That’s probably a bit of an overstatement.  I’m okay at it.  I’m still not good at it, and I find myself avoiding the work whenever possible because I have decided that I don’t really like doing it.  Which is, I think, self-defeating behavior.  So this week, I have decided to embrace the challenge.  I don’t have 10,000 hours to work on this one technique, but I can create pockets of time and more importantly, I can tell myself that I enjoy the challenge.  That I have all the time in the world to dissect and label and fiddle around with the microscope to get the right images.  I can do what needs to be done without overthinking it and (hopefully) with minimal procrastination.

I can do this.

Monday, January 14, 2013

Currently: Copycatting

Today Raquelita posted her January currents, and you know how it goes: if Raquelita does it, I have to do it too. (Not really, but sometimes.  If she says, “Run!” I’ll say “How long?”  26.2 miles, apparently.)  If you like currents, you should also check out Tina’s blog—in my mind, she is the originator of the currents series, and her posts are always so beautiful.

January Currents Collage

{cooking, family, home—all my favorites}

* Current Food: Brussels sprouts, collard greens, and chocolate.  But not all together.  

* Current Drink: Coffee.  Now that I’ve discovered decaf, I can drink coffee ALL THE TIME!  It’s very exciting.

* Current Book: Quiet by Susan Cain.  Quiet is all about introverts and how awesome we are.  I want to write on this topic because I find it fascinating.

* Current Favorite Blog or Website: Oh my gosh, don’t make me choose!  I love you all.  But I’d say I’m especially intrigued by the Whole 30 action happening over at Holly’s blog.  And Kate is doing a pseudo-vegetarian version of Whole 30, and I keep checking her blog for an update.  (C’mon, Kate!)

* Current Excitement: 2013!  With lots of exclamation points!!!

* Current Mood: Happy. (!!!)

* Current Garden Item: My colleague Christopher is a serious backyard gardener (a gentleman farmer, you could call him), and he is letting me order some seeds from his catalog.  I picked out a few herbs: Thai basil, rosemary, and sage.  But then Christopher told me he has rosemary growing in his backyard, so he’s going to try to give me a little rosemary plant for my patio.

* Current Fashion Trend: Jeggings.  I would hang my head in shame, but they are so comfortable and so perfect for biking that I’m too excited to feign shame.  Now, I do try to wear longer tops with my jeggings (which are true leggings, really, but made with a fabric that simulates the look of jeans) so as not to be indecent, but I’ve spent so many hours in running tights that I just don’t feel self-conscious in jeggings.  I feel like me.

* Current Outfit: Right now?  Shlubby house clothes: baggy track pants, old t-shirt, cute new button-up sweatshirt, old slippers.  I am so sexy.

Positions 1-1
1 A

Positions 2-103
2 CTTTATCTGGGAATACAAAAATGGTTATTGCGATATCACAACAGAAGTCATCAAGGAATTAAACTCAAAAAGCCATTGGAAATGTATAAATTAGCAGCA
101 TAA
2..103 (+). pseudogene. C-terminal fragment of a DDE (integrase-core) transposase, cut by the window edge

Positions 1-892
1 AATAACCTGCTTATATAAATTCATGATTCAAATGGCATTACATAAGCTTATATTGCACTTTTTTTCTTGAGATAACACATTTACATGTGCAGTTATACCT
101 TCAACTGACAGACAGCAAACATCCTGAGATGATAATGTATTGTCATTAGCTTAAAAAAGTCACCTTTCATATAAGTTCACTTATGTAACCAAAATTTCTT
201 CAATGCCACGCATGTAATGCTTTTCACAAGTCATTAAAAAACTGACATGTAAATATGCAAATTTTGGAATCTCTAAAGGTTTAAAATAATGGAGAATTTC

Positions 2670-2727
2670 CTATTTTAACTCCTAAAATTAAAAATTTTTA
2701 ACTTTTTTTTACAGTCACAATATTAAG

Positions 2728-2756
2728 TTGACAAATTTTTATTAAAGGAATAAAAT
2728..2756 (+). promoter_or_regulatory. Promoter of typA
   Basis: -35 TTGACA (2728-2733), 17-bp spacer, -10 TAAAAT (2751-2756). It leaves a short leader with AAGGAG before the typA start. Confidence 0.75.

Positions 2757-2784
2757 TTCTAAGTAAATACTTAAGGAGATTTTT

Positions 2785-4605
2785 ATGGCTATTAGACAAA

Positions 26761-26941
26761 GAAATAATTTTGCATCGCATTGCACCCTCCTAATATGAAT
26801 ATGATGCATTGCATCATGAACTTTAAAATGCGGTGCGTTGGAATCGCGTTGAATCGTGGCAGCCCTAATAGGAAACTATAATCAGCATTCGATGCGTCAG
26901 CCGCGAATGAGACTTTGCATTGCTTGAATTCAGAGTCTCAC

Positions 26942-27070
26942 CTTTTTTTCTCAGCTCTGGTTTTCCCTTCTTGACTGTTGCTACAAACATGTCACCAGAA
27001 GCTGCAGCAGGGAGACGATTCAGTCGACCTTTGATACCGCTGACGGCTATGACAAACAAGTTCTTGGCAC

* Current Love: Life.  All of it.  I can’t pick one thing.

* Current Indulgence: I don’t feel like I’m being very indulgent right now.  But I always have deep pockets for great food, whether it’s fresh vegetables or a bottle of organic maple syrup.

* Currently Pondering: Whether it’s the right time to start dating again.

* Current New Find: Woodchuck Hard Cider, Winter edition.  I can’t decide if I like it.  It tastes like hard cider got together with eggnog—there’s some nutmeggy, spicy flavors in it.  It’s not bad; it’s just different. 

* Current Peeve: Nothing of note here.

* Current Song: “Upward Over the Mountain” by Iron & Wine.  I listen to this song daily.

* Current Triumph: Last week’s departmental talk.

* Current Wishlisting: New running shoes, new glasses, and a new haircut.

* Currently Delaying: Buying things on my wishlist (see above).  I think I’m going to try to hold out until February for those items.  Please note that this means I’ll be guaranteed several weeks of great hair because my hair always shapes up and stops misbehaving right before haircut time.

PS  Thanks to Kate for inspiring the photo collage!

Sunday, January 13, 2013

2013’s Ambitions

Blurry Plants 

Oh, 2013!  If you were a person, I would give you a high five because I am so happy to see you.  I’m actually really surprised at my joy in welcoming the new year because usually January 1st feels like another day.  This year is different.  Last year was so hard that my head and my heart agreed that we all needed a fresh start.  2013 is a good excuse to declare the start of something new and happy.

In 2012, my word for the year was devotion.  For 2013, my word is finish, which will make sense when you see what my biggest projects of the year are.  But I also want 2013 to be a year of fun and happiness, with some lighthearted projects to balance out my more serious pursuits.  I’m not really making resolutions here—I already feel like I’m a work in progress, with resolutions to be kinder, more loving, more forgiving, more present.  I am always striving to maintain a healthy balance, to make my ambition sustainable with my need for time to relax, reflect, drink some wine, and have fun.  So while I’ve sort of ditched the idea of resolutions, I love the idea of setting intentions for the new year.  Without further ado, here is my list.